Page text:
Letter to The Editor - There is reason to believe that the fundamental outlook and methodology of science is limited
To The Australian Controversy over the new classroom inclusivity guidelines published by the University of New South Wales needs to take account of several factors ("Uni puts ethnicity into study of science", 2/7). One is the need for science to be "race, region and sex-blind", since "science is culture-free by definition", but this does not mean that the claim for science that it is "universal knowledge" can be supported. There is reason to believe that the fundamental outlook and methodology of science is limited, that there are other kinds of knowledge which are accessed by faculties other than the logical mind and reason on which science relies. Wollongong University archaeologist Richard Fullagar rightly points out that there is an overlap between science and indigenous knowledge, and that indigenous beliefs are often supported by scientific research. Other indigenous knowledge is more profound than that and relates to areas of experience and human faculties beyond the purview of science. One example is the "pointing the bone" ceremony and the "singing to death" of targeted individuals hundreds of miles away. Such knowledge is worthy of study, but not under the rubric of science.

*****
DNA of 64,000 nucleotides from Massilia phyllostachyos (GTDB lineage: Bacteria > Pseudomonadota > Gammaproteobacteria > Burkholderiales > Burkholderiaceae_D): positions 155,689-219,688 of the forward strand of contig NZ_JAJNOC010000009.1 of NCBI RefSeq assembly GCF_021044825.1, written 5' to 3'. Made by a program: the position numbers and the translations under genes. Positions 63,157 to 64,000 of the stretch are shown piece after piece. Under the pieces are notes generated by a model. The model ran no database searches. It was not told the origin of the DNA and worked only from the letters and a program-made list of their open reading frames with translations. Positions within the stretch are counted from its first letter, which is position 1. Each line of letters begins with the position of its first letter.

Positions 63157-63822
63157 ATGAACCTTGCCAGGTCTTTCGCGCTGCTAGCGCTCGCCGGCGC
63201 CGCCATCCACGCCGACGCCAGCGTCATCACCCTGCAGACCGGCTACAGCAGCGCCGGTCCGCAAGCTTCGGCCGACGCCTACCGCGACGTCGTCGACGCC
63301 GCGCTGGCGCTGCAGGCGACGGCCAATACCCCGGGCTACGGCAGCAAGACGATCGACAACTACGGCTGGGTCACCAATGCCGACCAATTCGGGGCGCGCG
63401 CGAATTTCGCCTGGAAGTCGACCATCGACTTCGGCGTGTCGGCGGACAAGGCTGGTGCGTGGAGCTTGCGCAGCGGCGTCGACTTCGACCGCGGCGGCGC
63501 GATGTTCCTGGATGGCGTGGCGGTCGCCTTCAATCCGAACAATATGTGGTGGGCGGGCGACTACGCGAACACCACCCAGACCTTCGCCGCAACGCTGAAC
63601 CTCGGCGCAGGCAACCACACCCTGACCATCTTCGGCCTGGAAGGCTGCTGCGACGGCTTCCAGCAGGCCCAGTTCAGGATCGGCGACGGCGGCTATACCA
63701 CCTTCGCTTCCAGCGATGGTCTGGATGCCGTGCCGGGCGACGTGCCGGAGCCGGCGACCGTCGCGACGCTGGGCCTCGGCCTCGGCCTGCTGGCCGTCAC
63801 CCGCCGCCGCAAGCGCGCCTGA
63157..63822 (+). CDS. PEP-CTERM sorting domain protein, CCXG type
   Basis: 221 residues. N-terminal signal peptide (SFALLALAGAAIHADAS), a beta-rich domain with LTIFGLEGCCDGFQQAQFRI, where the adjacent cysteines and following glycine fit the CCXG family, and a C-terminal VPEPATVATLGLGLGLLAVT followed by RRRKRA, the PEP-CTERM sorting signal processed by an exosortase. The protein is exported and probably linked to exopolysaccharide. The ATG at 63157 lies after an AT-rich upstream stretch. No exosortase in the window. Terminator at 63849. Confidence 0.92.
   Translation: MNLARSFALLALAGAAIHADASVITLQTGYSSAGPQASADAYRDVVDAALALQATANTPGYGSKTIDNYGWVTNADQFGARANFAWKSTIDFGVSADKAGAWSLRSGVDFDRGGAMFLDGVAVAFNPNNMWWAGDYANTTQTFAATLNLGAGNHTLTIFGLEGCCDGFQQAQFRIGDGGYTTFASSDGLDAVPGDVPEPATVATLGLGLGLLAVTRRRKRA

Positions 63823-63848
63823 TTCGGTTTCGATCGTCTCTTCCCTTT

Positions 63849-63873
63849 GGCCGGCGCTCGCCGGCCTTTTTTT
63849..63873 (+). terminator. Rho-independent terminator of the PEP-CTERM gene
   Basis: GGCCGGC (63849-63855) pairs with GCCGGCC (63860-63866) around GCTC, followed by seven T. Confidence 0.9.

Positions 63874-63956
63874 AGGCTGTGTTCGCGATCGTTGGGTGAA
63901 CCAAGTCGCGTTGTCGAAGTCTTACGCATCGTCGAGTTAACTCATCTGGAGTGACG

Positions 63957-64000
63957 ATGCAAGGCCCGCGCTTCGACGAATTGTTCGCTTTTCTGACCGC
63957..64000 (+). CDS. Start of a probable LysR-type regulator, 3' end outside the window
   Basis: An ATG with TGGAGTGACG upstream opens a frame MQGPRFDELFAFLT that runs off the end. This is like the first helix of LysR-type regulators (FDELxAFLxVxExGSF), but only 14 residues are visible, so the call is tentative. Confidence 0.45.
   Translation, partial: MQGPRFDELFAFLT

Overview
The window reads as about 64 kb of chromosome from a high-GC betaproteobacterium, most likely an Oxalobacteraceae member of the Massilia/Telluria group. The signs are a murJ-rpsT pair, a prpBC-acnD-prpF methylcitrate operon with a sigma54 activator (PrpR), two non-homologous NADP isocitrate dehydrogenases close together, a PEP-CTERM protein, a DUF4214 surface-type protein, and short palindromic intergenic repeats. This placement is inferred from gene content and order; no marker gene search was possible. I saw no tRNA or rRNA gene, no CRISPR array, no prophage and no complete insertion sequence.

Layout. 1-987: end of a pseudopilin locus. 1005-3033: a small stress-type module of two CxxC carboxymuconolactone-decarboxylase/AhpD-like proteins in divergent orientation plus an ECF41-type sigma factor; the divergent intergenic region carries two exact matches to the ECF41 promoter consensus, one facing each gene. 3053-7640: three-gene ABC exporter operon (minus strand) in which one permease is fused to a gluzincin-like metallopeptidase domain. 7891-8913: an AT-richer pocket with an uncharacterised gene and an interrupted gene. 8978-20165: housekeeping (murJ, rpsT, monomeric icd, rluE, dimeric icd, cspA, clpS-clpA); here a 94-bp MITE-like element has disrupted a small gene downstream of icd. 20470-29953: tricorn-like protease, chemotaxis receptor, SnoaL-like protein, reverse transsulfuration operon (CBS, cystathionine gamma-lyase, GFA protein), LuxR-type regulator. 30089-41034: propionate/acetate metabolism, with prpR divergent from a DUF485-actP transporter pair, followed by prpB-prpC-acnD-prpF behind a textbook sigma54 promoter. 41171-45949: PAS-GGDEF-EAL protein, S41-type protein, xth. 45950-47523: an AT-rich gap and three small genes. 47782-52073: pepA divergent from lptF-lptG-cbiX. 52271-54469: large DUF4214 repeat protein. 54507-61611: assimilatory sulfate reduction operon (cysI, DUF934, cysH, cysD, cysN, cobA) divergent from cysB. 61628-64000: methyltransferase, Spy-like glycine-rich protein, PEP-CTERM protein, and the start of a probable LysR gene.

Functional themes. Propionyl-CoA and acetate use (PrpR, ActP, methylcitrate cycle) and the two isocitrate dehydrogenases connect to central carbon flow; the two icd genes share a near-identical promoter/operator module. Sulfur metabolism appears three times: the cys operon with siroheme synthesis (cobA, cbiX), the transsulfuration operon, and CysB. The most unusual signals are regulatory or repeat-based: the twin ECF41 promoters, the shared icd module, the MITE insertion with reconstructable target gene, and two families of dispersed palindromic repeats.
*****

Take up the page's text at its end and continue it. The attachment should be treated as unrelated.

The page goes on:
Nigel Jackson, Belgrave, Vic
*Editors Note: The author has personally experienced the destructive power with the bone used in 'pointing the bone' ceremonies.